U.S. school attackers show history of bullying and disciplinary troubles

Students who committed deadly school attacks in the U.S. are found to be badly bullied and with a history of disciplinary misconduct.

Cases of U.S school attacks

According to a U.S. Secret Service study, most students that were involved in deadly school attacks in U.S. soil were victims of bullying and with a history of disciplinary misconduct.

In recent years, at least four cases involve attackers who wanted to emulate what has happened during the 1999 school shooting at Columbine High School in Colorado. The U.S. Secret Service then assigned an investigation body following the shooting incident at Marjory Stoneman Douglas High School.

After the Columbine shooting incident in 1999, the Secret Service National Threat Assessment Center was created. The group was tasked to provide a comprehensive review of school attacks made in U.S. soil.

There were 41 attacks reported from 2008 to 2017, the group was given all the access to very sensitive data related to the incidents, from police reports, federal investigation files, school records, and related medical records.

Secret Service uses the gathered information to train school officials in identifying students with the potential of plotting a school attack and stop them before they strike.

According to Lina Alathari, head of the investigative team,

The majority of these incidents are preventable.

These are not sudden, impulsive acts where a student suddenly attacks without any noticeable signs.

Parents of the victims of school attacks have called on to school officials to pay attention to the research.

Please learn from our experience. It happened to us, it could happen to you and your community, too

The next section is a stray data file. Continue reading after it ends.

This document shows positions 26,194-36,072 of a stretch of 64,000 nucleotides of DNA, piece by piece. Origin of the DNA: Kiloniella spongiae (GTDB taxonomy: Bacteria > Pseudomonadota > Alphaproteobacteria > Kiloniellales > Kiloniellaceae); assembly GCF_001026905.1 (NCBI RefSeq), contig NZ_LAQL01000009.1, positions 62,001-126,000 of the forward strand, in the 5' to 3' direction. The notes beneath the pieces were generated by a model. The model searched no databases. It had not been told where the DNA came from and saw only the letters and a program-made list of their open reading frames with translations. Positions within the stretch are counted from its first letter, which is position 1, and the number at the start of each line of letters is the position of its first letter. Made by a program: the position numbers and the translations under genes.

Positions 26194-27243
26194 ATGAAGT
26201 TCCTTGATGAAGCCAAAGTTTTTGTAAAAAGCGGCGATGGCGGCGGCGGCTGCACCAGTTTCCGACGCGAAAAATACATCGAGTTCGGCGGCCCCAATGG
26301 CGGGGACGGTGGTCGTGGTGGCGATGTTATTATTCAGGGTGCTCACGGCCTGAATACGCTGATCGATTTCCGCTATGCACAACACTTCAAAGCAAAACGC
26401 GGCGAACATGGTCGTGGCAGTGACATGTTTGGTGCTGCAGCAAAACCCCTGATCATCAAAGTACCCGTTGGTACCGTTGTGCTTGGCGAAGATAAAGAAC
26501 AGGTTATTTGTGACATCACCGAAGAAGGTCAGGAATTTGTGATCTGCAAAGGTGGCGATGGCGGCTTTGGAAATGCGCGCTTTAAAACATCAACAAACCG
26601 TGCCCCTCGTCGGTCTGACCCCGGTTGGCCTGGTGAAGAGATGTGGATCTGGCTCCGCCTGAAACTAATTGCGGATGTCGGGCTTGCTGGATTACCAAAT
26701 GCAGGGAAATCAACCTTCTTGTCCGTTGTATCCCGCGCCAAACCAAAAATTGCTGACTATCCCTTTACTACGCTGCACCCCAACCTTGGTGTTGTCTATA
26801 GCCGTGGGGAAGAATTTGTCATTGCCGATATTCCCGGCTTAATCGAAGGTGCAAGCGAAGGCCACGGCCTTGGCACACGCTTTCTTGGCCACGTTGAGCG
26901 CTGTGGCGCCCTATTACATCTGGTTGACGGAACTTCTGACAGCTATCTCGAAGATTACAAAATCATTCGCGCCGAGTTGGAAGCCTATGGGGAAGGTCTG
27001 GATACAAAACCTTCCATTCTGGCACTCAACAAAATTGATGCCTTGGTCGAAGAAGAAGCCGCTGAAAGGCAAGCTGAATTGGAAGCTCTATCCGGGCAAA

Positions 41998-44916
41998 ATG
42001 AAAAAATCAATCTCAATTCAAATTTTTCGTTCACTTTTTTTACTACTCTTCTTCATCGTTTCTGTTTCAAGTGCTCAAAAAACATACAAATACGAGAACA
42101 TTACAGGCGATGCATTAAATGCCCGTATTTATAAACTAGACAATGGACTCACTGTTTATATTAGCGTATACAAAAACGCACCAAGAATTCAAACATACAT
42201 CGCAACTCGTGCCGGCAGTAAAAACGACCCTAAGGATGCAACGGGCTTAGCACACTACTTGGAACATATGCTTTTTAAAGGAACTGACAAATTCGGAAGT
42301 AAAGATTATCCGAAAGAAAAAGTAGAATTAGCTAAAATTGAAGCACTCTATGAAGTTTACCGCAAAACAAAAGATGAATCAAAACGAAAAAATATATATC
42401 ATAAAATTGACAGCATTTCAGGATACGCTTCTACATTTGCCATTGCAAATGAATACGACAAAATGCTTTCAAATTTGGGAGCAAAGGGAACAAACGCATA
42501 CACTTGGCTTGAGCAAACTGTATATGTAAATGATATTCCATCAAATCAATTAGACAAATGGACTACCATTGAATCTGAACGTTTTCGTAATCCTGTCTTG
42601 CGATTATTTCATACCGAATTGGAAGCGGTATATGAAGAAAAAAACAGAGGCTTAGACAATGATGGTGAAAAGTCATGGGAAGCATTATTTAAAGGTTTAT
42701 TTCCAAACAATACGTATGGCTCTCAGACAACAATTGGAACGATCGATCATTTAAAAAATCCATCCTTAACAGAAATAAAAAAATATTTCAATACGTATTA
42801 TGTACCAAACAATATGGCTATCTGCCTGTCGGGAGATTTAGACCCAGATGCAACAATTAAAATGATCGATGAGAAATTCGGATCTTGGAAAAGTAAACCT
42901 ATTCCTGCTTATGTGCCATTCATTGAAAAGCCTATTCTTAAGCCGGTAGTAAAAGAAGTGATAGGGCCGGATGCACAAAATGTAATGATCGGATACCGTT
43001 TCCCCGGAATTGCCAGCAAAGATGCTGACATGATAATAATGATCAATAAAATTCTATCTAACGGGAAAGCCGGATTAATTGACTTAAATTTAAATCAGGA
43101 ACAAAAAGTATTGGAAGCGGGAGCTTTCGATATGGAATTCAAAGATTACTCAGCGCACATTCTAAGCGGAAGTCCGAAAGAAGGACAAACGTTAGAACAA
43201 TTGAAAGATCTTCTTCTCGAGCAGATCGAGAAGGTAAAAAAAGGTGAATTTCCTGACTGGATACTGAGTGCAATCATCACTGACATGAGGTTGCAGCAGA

Here are some key insights from the Secret Service Assessment team, these are analyzed data gathered from 41 incidents that happened from 2008 to 2017:

  • Gender: Most attackers are male; Seven were female
  • Age: mostly young adults, seventh graders to seniors
  • Race: 63 percent of the attackers are white; 15 percent were black; five percent were Hispanic; two percent were American Indian
  • Weapons used: mostly guns but there were also case when knives were used. weapons used came from the attacker’s home.

Agent Alathari confirmed that there is no clear profile to single-out any attacker, but some information stands out, like: frequent absences before the attack, poor treatment from peers or classmates, feeling of being mistreated, suicidal, and victims of physical or online bullying. Most of them imagined they are characters from video games and violence oriented videos found online.

Alathari believes that with the report in hand, it will help schools to assess student behaviors and detect noticeable behaviors that may lead to another attack.


Feature image by Westword.com